Git subtree allows you to include the contents of one Git repository into another repository as a subdirectory.
You can incorporate the contents and history of another repository into your repository while keeping it as a separate entity. This means that you can make changes to the external codebase, pull updates and push your changes back, all from within your main repository.
Git subtree lets you combine multiple repositories into a single repository, making it easier to manage dependencies, incorporate external codebases, or share code between projects. It helps you maintain a clean and organized repository structure while effectively managing code from multiple sources.
Space implementation of Git subtree
Space enables seamless two-way synchronization between a specific directory in one repository and a corresponding directory in another repository. You can sync folders at any level, whether it's a sub-folder or the root directory which contains the entire repository.
Space provides a simple form that allows you to quickly set up a subtree without running any Git commands.
Space support of the Git subtree functionality is limited to repositories within the same project. If you need to link your Space repository with an external repository hosted outside of Space, you can first create a Space mirror of the external repository, then link that mirror to your main repository using subtree. Read more.
Why do I need a Git subtree?
Here's a breakdown of the common use cases:
If your project depends on a specific library or framework developed by another team and hosted in a separate Git repository, by using Git subtree, you can include the code from that repository directly into your project. This simplifies the process of managing dependencies, as you can keep the required codebase alongside your project's code, ensuring version compatibility and making it easier to distribute or deploy your project as a whole.
If you have codebase that can be shared among multiple repositories within the same Space project, you can use Git subtree to include it as a subdirectory in each repository. This way, you can make changes or improvements to the shared code in one place and easily propagate those changes to all the repositories using it.
Collaboration and outsourcing
Suppose you want to outsource a part of your project to a third-party team outside of Space. Or make that code open-source, readily available to all external contributors, while keeping the rest of your project private. You can accomplish that by combining Git subtree with the Space mirroring functionality.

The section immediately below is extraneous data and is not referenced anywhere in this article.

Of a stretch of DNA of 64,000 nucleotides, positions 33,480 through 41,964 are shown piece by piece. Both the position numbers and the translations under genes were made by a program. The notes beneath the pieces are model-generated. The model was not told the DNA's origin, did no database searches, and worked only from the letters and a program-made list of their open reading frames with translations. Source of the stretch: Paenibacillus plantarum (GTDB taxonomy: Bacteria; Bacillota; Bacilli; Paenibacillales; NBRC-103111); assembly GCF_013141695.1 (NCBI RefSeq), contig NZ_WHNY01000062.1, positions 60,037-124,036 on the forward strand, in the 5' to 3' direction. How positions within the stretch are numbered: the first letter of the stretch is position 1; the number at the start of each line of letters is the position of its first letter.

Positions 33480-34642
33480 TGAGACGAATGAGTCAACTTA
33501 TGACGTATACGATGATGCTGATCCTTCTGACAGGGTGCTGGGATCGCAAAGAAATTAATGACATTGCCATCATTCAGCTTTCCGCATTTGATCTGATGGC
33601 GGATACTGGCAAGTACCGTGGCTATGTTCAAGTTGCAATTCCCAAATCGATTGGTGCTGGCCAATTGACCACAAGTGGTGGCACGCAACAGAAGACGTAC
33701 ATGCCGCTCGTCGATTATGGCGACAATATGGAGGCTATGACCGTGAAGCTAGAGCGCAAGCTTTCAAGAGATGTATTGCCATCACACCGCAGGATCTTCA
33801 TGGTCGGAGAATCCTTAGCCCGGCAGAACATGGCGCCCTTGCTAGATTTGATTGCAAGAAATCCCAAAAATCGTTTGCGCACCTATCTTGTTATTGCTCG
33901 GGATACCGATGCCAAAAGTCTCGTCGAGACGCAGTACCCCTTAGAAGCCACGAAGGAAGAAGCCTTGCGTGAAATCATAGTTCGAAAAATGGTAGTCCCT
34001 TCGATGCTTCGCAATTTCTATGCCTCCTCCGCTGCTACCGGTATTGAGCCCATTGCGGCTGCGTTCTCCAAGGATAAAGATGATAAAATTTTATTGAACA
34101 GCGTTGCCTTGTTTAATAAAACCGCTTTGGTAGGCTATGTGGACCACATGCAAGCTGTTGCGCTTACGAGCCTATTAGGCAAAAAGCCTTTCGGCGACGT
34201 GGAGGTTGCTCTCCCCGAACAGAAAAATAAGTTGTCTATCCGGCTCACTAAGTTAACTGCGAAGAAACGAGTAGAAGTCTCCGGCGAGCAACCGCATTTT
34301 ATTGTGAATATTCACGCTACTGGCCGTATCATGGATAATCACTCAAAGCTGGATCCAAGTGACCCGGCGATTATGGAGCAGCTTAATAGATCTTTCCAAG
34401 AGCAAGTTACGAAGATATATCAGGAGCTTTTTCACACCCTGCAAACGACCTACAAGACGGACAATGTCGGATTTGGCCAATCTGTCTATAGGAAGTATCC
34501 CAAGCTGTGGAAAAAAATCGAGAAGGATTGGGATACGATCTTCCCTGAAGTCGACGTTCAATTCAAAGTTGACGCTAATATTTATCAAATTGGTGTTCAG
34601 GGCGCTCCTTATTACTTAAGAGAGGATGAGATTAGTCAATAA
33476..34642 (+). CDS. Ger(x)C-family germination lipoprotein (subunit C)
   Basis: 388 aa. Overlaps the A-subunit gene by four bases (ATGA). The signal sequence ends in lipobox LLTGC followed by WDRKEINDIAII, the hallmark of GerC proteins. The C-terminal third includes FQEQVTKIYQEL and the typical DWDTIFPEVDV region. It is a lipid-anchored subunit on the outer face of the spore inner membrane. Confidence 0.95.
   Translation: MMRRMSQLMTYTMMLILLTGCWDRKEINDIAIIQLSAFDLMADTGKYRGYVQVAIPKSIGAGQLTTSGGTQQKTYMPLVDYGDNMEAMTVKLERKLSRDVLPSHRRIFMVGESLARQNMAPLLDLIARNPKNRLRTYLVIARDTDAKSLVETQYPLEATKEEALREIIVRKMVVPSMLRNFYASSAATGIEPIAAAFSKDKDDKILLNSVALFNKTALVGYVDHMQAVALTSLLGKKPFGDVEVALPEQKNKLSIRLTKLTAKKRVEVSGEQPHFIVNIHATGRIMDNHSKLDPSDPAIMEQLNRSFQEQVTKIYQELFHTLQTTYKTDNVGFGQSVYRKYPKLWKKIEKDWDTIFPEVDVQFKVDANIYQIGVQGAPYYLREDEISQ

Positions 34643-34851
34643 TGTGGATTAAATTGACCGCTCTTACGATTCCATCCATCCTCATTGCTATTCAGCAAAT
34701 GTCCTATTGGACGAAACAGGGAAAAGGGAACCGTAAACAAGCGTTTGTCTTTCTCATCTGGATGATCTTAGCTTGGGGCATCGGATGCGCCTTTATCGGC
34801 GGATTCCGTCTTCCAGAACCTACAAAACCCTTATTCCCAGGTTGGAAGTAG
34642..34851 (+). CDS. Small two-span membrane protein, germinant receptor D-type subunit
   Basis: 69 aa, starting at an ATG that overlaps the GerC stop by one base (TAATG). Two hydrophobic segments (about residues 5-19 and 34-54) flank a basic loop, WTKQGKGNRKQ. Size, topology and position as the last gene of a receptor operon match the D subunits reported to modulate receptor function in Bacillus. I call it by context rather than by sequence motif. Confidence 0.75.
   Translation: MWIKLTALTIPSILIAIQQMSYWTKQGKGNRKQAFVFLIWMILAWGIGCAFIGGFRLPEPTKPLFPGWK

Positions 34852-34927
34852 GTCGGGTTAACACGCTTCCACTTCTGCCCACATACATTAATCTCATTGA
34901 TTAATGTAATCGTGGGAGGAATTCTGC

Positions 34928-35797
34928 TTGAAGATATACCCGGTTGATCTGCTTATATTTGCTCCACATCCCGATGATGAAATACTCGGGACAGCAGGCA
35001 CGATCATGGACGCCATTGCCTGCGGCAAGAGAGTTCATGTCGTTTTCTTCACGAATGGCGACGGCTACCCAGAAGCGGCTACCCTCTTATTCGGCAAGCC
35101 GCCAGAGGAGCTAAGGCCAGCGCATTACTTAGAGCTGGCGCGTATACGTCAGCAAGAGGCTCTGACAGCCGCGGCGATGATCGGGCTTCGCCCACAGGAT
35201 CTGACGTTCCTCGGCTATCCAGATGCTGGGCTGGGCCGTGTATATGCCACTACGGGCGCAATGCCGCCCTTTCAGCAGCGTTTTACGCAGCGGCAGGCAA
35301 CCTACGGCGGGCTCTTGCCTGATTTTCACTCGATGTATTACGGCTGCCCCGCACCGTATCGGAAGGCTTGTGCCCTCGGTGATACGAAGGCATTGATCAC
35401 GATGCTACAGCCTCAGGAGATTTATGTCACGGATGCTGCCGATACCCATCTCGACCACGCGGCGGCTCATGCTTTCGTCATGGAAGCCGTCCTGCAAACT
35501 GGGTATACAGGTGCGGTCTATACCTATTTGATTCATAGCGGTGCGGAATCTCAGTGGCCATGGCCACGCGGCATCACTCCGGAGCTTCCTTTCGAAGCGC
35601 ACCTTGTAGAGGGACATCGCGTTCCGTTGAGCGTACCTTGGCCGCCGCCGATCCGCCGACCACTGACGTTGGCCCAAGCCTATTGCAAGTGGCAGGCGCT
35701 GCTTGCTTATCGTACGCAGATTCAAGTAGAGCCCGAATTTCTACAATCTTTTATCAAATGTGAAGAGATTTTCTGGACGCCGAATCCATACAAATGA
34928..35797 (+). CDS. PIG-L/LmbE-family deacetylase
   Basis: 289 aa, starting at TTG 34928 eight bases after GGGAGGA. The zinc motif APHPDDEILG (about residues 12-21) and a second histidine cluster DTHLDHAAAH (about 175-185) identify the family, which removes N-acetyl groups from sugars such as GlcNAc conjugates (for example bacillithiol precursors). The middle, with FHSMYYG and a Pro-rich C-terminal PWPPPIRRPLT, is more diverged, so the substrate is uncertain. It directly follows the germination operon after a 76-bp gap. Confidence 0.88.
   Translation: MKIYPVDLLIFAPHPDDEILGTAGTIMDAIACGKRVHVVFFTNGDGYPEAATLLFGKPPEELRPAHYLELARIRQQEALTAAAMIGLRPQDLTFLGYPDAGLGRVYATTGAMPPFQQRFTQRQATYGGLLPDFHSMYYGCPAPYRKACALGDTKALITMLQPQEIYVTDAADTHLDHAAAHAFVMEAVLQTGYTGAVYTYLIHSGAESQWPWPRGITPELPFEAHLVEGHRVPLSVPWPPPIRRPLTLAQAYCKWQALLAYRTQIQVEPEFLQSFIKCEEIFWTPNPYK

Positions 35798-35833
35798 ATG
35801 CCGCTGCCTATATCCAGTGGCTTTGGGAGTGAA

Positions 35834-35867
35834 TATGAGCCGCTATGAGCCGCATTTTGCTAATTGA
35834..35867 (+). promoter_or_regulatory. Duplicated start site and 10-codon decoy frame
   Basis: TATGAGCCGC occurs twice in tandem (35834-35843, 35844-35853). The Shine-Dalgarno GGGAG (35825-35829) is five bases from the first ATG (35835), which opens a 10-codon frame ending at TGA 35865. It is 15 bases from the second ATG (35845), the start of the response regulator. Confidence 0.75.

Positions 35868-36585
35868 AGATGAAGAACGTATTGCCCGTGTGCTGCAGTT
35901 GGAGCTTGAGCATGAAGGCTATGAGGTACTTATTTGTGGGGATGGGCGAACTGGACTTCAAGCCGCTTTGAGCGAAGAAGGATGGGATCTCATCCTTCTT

Set up a Git subtree
Navigate to the project and open the repository you want to link to another one using Git subtree.
On the repository page, click Settings:
On the Repository Settings page, go to the Mirroring tab and click Add subtree:
Fill out the configuration form as follows:
Select the branch and the subdirectory in your repository that will be synced with another (target) repository.
Select the repository you want to sync with (target repository).
Select the branch in the target repository and optionally the directory that should be synced. To sync the entire target repository, leave the Target path field blank.
Using Git subtree with external repositories
If you want to include some open-source library hosted outside of Space into your Space repository as a subdirectory, or extract a part of your Space repository to an external project, you can't do it directly, since Space doesn't support Git subtree synchronization with external repositories. Here's how you should proceed:
Using Space mirroring, create a synchronised copy of the external repository you want to link with. Make sure you create your Space mirror in the same project your main Space repository is located.
Set up Git subtree in your main repository, linking its subdirectory with your newly created Space mirror repository.
The external repository will be synced with the mirror, which is in turn will be incorporated into your main repository as its subdirectory: